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It is 7am in the morning on 2/15, and I see I have a missed called from Mom. I call back.

“Hi honey!! I just wanted to know: do you ‘serve’ a fellowship? What do you do?”

To which I respond with the golden reply most kids give in response to their parents:

“Mom, I don’t know.”

We discuss the semantics of participating in a Fellowship program and how someone describes that to other people. She then asks me if I received my reflector vest in the mail the other day, to which I confirmed that it was delivered this last Tuesday. Then she asks if it fits, to which I replied “yes”. After some five minutes, I tell Mom that I have to leave to work and we say we’ll chat later.

I step outside into the fog and get my bike out to make the short trek to work. As I ride through the dense curtain of fog, I start thinking that it probably would have been smart to get the reflector vest.

On 2/9, I was in a car accident off of Interstate 10, just past the Morongo Indian Reservation in Banning. I had hit my brakes and slid into the next lane, getting clipped by an oncoming SUV on my passenger headlight. Thankfully, no one was hurt and (this is of the lowest priority) my car still runs, despite missing a front bumper and both headlights. It also helped that everyone involved was polite (helps that no one was injured). But the absence of my car is felt, not because I have some emotional attachment to it but because, with exception of perhaps East Bay and San Francisco, it is very tough to get around without a car in the state of California. Car culture permeates everywhere: it infects the way we look at infrastructure, the way we set up our public transit systems, the social dynamics of everyday life, and so on. The Inland Empire isn’t any different: if you have taken the 91 or 60 freeways to go ten miles, you realize it takes you 45 minutes depending on the time of day and which direction you are going. There is very little, at most inconvenient, public transit to go this far, and good luck getting to downtown Riverside on time from Moreno Valley either on a bike OR a bus within an appropriate timeframe. Were I to go to downtown Riverside, I’d probably have to shell out $20 on a Lyft (this is a guess, though I’m sure it’d be more expensive than the Lyft I took to work the other day, which was $6.07). For a few days, I felt like my independence was robbed. My sadness was pervasive even as I reporting it to my insurance company the following day: the representative, as they were asking me what happened, had to interject with an “Are you okay?” in a very stoic voice as I shook while recounting the event to them.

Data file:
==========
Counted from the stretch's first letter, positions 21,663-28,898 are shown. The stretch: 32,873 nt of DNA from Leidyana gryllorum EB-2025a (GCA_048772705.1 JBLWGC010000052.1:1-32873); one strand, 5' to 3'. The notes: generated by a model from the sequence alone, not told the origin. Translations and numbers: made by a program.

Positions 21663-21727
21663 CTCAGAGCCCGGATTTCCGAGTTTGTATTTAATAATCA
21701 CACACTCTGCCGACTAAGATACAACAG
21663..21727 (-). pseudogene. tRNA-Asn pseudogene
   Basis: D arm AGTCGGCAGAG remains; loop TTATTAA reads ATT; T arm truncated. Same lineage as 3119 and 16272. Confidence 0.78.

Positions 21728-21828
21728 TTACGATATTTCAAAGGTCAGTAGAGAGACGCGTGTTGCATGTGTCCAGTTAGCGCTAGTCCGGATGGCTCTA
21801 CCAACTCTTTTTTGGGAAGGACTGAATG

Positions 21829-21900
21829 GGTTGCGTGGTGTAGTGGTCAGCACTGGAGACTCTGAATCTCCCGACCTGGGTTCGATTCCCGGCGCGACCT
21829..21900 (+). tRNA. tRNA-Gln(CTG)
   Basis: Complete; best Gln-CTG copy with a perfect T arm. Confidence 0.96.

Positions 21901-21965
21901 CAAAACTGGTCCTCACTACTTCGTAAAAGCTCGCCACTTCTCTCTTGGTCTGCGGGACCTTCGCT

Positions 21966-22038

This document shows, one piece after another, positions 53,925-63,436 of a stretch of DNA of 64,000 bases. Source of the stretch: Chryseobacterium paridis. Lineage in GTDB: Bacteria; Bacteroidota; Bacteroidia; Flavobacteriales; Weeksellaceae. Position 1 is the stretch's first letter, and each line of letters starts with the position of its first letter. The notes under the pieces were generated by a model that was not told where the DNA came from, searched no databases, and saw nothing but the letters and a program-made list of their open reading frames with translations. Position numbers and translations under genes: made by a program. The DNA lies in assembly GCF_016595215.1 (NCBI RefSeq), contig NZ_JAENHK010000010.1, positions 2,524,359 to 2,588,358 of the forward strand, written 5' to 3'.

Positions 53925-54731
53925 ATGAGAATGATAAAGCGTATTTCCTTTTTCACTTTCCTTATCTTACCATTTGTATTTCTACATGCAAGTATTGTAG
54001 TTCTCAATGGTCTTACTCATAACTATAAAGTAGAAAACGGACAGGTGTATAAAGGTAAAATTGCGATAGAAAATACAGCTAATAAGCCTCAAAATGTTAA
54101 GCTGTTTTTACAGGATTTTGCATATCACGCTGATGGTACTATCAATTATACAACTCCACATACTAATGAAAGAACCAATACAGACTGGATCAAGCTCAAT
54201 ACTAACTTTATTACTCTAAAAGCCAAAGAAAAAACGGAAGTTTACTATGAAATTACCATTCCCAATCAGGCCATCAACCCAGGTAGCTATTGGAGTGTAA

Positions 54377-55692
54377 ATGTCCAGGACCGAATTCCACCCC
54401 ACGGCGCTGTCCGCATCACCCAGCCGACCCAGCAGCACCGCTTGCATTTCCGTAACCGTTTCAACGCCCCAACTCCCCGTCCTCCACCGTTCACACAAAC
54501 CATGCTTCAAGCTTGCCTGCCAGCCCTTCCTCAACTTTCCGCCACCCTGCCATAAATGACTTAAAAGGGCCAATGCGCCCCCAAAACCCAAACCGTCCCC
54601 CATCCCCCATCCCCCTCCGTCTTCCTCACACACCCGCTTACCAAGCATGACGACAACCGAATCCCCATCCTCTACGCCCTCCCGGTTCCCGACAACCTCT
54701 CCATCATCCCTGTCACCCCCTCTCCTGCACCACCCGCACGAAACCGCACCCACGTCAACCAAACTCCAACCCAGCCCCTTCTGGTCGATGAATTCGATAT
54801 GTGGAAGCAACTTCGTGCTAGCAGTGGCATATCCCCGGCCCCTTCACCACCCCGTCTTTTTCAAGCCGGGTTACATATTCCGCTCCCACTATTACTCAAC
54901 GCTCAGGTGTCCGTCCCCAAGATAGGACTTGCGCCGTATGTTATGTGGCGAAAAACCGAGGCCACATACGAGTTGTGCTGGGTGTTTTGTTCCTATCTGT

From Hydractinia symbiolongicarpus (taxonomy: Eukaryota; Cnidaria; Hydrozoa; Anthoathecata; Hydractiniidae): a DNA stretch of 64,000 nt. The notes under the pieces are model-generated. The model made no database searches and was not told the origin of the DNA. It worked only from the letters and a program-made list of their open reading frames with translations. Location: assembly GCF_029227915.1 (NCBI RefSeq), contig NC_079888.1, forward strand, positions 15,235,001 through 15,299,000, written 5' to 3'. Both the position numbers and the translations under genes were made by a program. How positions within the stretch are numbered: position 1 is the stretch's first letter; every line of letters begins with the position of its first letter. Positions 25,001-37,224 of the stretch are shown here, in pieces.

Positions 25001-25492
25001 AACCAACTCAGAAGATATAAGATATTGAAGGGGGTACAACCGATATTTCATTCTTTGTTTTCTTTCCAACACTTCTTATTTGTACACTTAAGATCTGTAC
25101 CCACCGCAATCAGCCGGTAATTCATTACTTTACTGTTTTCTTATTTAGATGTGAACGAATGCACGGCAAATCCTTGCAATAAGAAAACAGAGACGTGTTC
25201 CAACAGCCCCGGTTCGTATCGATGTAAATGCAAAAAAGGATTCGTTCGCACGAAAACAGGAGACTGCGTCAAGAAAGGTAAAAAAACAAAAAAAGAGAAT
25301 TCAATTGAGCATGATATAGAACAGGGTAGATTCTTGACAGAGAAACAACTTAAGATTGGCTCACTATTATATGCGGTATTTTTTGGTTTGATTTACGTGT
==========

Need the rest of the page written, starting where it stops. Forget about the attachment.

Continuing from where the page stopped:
Soon, however, the blame and sadness turned to gratitude and thankfulness: grateful that I can still get around, and thankful that no one was hurt. It’s strange how the absence of a car, even in rainy weather, can be paradoxically cathartic. It helps to be near everything (originally because I wanted a short commute to work, but in retrospect was a super smart decision), but having the rain make contact with your face and obscure your vision by accumulating on your glasses is an excellent way to reconnect with the outside world. If only horses were an accepted way of traveling in MoVal, I would buy a horse and ride everywhere. The only thing that I am a bit questionable on is where I’m going to do laundry, as my landlord (while also not having wifi) doesn’t allow me to use his washer and dryer.

Few car accidents on interstates, especially ones as troubling and busy as the 10, end as passively as mine did. My car, though operational, cannot be resold and will likely not be fixed to be in selling condition. But my dad, in a phone call the night after, put it succinctly:

“Alan, it’s just a piece of metal. You are insured, and no one was hurt. Accidents rarely end like yours did.”

Very true.

And in reply to when I was worried that I would be sued for anything:

“Alan, no one is going to sue you, you’re not worth anything.”

Thanks pops.

It’s Monday morning, two days after the accident. I wash my hair, brush my teeth, dress myself in a dress shirt and my favorite pair of chinos. I put on my double-breasted coat, button it to the highest portion, sling my messenger bag over my shoulders, and get my bike out.

I ride down the street. It’s 32 degrees Fahrenheit in the Inland Empire, cold as can be for my desert ass, but it’s nice to feel the cold air meeting my face.

I get to work, put my bike in my cubicle, and get a hot cup of coffee. It’s not for the caffeine: my thumbs felt like they were about to freeze off.

I’m grateful.

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